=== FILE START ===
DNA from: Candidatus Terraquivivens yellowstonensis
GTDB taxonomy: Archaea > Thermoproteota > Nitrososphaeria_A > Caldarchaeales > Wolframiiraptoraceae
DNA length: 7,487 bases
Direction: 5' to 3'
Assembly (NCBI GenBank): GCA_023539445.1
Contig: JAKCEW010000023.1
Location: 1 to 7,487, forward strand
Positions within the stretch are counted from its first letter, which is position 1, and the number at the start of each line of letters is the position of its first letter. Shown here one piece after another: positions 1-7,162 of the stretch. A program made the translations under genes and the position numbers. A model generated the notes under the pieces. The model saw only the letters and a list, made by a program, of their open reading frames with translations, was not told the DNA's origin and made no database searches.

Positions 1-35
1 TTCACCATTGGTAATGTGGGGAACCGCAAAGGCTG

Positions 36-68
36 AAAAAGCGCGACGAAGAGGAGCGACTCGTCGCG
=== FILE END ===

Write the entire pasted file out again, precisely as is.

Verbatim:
DNA from: Candidatus Terraquivivens yellowstonensis
GTDB taxonomy: Archaea > Thermoproteota > Nitrososphaeria_A > Caldarchaeales > Wolframiiraptoraceae
DNA length: 7,487 bases
Direction: 5' to 3'
Assembly (NCBI GenBank): GCA_023539445.1
Contig: JAKCEW010000023.1
Location: 1 to 7,487, forward strand
Positions within the stretch are counted from its first letter, which is position 1, and the number at the start of each line of letters is the position of its first letter. Shown here one piece after another: positions 1-7,162 of the stretch. A program made the translations under genes and the position numbers. A model generated the notes under the pieces. The model saw only the letters and a list, made by a program, of their open reading frames with translations, was not told the DNA's origin and made no database searches.

Positions 1-35
1 TTCACCATTGGTAATGTGGGGAACCGCAAAGGCTG

Positions 36-68
36 AAAAAGCGCGACGAAGAGGAGCGACTCGTCGCG